LAN data transmissions fall into three Classifications : Unicast, Multicast, and Broadcast. In each type of transmission, a single packet is sent to one or more nodes.
Unicast is a one to one transmission method in which the network carries a message to one receiver, such as form a server to a LAN workstation. In a Unicast environment, even though multiple users might ask for the same information from the same server at the same time, such as video clip, duplicate data streams are sent. Unicast sends separate data streams to each computer requesting the data, In turn flooding the network with traffic.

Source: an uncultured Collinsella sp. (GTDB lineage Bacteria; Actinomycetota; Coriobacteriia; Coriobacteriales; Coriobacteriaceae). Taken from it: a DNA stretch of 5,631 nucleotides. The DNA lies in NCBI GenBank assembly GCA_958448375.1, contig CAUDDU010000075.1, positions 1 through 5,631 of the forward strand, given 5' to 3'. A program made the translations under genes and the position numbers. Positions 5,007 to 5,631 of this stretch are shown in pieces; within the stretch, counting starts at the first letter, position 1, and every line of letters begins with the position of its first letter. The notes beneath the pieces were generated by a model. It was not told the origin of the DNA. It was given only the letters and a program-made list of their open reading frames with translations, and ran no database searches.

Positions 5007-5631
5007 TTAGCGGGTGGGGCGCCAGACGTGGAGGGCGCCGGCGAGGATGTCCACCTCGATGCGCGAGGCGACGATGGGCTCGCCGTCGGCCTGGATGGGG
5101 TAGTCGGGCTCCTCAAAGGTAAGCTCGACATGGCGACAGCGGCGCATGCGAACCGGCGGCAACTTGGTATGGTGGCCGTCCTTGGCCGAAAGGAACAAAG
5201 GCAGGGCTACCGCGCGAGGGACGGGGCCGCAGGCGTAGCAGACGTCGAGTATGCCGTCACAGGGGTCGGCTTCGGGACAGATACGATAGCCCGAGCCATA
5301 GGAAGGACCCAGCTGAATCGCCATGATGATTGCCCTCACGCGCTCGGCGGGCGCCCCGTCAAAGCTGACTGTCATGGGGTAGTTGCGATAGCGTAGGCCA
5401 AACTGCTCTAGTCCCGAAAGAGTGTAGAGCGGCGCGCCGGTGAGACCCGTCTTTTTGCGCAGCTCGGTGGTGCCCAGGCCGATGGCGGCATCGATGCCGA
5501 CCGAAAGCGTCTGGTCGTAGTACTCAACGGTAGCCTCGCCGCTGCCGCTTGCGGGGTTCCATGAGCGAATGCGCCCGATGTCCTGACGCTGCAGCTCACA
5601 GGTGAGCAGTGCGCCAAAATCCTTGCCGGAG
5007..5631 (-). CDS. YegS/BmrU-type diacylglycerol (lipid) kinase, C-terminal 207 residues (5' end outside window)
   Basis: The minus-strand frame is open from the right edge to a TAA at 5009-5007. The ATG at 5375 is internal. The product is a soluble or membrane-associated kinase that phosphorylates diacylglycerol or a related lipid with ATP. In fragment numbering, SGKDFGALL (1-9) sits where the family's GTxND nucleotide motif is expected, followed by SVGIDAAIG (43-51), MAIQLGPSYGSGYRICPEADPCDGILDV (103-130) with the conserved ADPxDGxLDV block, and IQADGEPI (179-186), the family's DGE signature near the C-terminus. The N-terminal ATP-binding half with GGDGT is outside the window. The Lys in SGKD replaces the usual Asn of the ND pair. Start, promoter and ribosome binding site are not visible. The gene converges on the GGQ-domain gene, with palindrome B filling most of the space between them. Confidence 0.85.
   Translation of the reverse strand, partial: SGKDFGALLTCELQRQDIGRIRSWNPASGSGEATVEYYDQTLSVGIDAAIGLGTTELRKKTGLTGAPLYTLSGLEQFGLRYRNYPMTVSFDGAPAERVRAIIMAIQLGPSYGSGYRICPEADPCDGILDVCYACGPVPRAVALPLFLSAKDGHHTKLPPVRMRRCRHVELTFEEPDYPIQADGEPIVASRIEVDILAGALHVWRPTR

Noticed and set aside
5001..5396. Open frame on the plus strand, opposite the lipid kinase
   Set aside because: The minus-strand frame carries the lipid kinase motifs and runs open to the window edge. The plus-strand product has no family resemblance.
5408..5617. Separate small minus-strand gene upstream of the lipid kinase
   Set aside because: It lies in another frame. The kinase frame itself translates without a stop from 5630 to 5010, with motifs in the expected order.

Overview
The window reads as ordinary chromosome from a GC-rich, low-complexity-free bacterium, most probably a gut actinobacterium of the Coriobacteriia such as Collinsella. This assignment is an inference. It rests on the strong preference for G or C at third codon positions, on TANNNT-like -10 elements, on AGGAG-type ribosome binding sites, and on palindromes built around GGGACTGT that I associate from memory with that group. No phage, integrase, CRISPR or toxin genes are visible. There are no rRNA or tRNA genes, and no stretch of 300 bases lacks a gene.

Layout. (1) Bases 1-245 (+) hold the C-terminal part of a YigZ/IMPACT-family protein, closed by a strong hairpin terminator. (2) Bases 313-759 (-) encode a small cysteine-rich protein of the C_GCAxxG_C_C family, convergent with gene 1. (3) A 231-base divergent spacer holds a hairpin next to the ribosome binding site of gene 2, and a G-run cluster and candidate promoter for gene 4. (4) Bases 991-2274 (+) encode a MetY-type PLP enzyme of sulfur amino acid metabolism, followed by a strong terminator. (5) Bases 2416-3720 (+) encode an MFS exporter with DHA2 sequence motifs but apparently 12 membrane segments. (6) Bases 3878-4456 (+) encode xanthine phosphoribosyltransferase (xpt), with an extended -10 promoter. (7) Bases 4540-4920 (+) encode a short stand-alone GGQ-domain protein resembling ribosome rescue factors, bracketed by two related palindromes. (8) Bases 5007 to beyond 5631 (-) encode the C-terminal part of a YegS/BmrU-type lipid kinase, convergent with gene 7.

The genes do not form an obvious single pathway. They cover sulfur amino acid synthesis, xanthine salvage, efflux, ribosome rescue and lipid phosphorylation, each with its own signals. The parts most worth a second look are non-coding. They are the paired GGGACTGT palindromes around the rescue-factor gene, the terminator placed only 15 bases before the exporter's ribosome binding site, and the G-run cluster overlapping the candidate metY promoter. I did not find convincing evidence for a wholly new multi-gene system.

Multicast is a one to many transmission method in which the network carries a message to multiple receivers at the same time. Multicast is similar to abroadcasting, except that multicasting means sending to everybody, whether they want the traffic or not. When sending a large number of data, multicast saves considerable network bandwidth because the bulk of the data is sent only once. The data travels from its source through major backbones and is then multiplied, or distributed out, at switching points closer to the end users. This is more efficient then a unicast system, in which the data is copied and for warded to each recipient.
Broadcast is a one to all transmission method in which the network carries a packet to all devices at the same time, but a particular machice for which the packet is intended accepts it.